6. Peptic Ulcers

Peptic ulcers refer to open sores caused by exposure to stomach acids.  The most common types of peptic ulcers occur in the stomach (gastric ulcer) and duodenum (duodenal ulcer).  The duodenum is the first portion of the small intestine.  Individuals may have both types of peptic ulcers at the same time.  Peptic ulcers are caused by infections with the bacteria Helicobacter pylori or the use of non-steroidal anti-inflammatory drugs (NSAIDs) such as aspirin, ibuprofen, or naproxen.

Signs and symptoms of peptic ulcers may include boring-type upper abdominal pain, nausea, vomiting, blood in the stool, bloating, fatigue, shortness of breath, and lightheadedness.  Diagnosis of peptic ulcers is readily made by visualization on upper endoscopy (a scope to view the esophagus, stomach, and duodenum) or upper GI series (X-rays of these areas with contrast).  Peptic ulcers associated with H. pylori are typically treated with acid suppression therapy and triple antibiotics.  

7. Colon Polyps

Colon polyps are growths in the inner lining, or mucosa, of the colon, or large intestine.  It has been well established that colon cancers develop from colon polyps.  The three primary types of colon polyps are hyperplastic, inflammatory, and adenomatous. The vast majority of colon polyps are benign (not cancerous), but adenomatous colon polyps have the greatest potential to turn into colon cancer.

Signs and symptoms of colon polyps may include blood in the stool, constipation, and diarrhea.  Most colon polyps do not produce any signs or symptoms, which makes colon cancer screening with colonoscopy at age 50 very important.  Colonoscopy allows for removal of colon polyps for microscopic analysis.  In some instances, removal of the colon polyp is therapeutic and prevents the development of colon cancer in the future.  Colon polyps rarely recur once completely removed.

8. Diverticular Disease

Diverticular disease affects the lining of the colon.  It encompasses diverticulosis, diverticulitis, and diverticular bleeding.  Diverticulosis refers to the development of small pouches, called diverticula, in weakened areas of the colon.  In the United States, it is estimated that half of all individuals over age 60 have diverticulosis.  No one is exactly sure what causes the disease, but some scientists think it may be linked to a low-fiber diet.  Most individuals with diverticulosis do not have symptoms.

Occasionally, the pouches become inflamed and infected (a condition called diverticulitis).  Signs and symptoms of diverticulitis may include severe abdominal pain, fever, and nausea. Occasionally, a blood vessel may burst near diverticula and cause blood in the stool.  Diverticular disease is usually diagnosed during colon cancer screening via colonoscopy, barium enema, or flexible sigmoidoscopy.  Diverticulitis is treated with dietary restrictions and antibiotics.  Severe cases of diverticulitis or diverticular bleeding may require surgery to remove parts of the colon.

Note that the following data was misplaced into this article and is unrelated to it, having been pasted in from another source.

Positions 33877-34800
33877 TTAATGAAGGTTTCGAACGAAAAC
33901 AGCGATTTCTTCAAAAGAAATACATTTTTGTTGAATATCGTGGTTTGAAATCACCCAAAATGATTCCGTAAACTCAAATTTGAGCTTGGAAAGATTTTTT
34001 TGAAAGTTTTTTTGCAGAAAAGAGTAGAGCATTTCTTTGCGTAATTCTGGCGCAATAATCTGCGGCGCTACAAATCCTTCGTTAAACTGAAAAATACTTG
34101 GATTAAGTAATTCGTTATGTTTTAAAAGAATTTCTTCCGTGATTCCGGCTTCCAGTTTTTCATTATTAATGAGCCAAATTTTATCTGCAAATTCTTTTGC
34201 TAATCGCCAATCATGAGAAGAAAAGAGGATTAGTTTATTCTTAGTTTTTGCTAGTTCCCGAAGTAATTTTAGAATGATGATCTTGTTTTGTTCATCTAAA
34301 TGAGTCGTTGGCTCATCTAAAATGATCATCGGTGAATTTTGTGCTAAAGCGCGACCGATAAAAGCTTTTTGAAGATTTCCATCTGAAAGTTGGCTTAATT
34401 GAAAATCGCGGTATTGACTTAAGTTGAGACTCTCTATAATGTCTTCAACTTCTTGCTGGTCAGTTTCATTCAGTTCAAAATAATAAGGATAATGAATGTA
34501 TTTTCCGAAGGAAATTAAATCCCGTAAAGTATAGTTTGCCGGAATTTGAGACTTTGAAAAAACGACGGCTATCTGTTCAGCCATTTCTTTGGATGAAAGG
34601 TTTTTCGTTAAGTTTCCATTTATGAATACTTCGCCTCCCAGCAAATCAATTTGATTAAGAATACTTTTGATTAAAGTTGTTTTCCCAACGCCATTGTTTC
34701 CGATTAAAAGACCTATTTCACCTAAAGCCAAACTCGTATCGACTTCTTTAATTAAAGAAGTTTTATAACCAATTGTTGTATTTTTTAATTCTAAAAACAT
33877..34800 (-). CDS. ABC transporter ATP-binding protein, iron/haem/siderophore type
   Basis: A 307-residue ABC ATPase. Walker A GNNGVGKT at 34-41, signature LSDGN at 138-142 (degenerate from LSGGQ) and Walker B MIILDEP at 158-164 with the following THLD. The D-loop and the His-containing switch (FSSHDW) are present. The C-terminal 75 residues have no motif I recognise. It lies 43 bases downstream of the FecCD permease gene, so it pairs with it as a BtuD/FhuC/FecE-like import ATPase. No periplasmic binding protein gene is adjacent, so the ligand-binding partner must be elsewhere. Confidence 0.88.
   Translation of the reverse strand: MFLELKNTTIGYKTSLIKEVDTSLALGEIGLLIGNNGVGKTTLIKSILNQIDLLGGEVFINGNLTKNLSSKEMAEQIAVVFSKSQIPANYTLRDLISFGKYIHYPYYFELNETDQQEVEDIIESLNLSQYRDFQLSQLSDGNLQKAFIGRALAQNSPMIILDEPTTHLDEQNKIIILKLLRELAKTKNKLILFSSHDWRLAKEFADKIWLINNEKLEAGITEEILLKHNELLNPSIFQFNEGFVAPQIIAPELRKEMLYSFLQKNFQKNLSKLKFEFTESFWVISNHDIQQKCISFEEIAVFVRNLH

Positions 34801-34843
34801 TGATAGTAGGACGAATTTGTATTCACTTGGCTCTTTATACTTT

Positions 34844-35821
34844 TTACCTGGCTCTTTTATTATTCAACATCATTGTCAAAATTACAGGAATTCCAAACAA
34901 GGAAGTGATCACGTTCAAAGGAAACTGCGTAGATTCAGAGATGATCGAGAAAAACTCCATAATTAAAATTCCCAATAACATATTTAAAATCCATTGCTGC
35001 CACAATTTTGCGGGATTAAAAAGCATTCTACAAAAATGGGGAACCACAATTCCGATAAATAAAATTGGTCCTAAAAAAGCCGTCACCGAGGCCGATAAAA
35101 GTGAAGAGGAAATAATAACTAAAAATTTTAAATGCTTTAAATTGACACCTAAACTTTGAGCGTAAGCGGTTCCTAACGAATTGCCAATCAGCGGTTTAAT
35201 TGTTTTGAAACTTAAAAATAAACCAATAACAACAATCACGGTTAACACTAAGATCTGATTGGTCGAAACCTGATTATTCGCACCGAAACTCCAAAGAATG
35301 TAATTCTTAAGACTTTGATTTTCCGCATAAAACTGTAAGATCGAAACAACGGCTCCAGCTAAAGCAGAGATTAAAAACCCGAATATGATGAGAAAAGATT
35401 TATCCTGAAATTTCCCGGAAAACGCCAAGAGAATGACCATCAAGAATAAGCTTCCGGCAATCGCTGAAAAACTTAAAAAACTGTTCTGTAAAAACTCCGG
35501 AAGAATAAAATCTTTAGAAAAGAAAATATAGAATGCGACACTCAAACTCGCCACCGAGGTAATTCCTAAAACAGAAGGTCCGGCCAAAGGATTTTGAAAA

9. Colon Cancer

Colon cancer is a malignant tumor arising from the mucosa, or inner lining, of the colon.  It is the third most common cancer diagnosed in the United States.  Risk factors for colon cancer include a family history of colon cancer, colon polyps (specifically adenomatous colon polyps), and ulcerative colitis.  Most colon cancers develop from colon polyps, which makes colon cancer screening paramount at age 50.  The removal of colon polyps can prevent colon cancer.

Signs and symptoms of colon cancer may include diarrhea, constipation, narrowing of the stool, blood in the stool, abdominal pain, weakness, and weight loss.  Screening for colon cancer may be accomplished with a fecal occult blood test, sigmoidoscopy, barium enema, or colonoscopy.  Colonoscopy is ideal because abnormal lesions can be biopsied and categorized as precancerous, malignant (cancerous), or benign (noncancerous).  Surgery is the most common treatment for colon cancer.

10. Ischemic Colitis

Ischemic colitis refers to a reduction in or total obstruction of the blood flow to a particular section of the colon.  It is typically caused by a narrowed or blocked artery and culminates in reduced oxygen to the cells of the colon.  A reduction in or total obstruction of the blood flow to the colon can quickly lead to the death, or necrosis, of the colon.  Risk factors for ischemic colitis include advancing age, clotting abnormalities, and surgery on the aorta.

Signs and symptoms of ischemic colitis may include abdominal pain and cramping, blood in the stool, diarrhea, and nausea.  Diagnosis of ischemic colitis can be made with X-rays of the blood vessels (angiography) of the colon and/or colonoscopy.  There are no particular recommendations for the prevention of ischemic colitis.  Treatment depends on the severity of the disease and can entail antibiotics, intravenous fluids, treating any underlying medical conditions, and surgery.

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Dr. Gerald Morris

Gerald Morris, MD is a physician (Family Medicine/Internal Medicine) with over 20 years expertise in the medical arena. Dr. Morris has spent time as a clinician, clinical research coordinator/manager, medical writer, and instructor. He is a proponent of patient education as a tool in the diagnosis and treatment of acute and chronic medical conditions. Hence, his contribution to articles on Activebeat.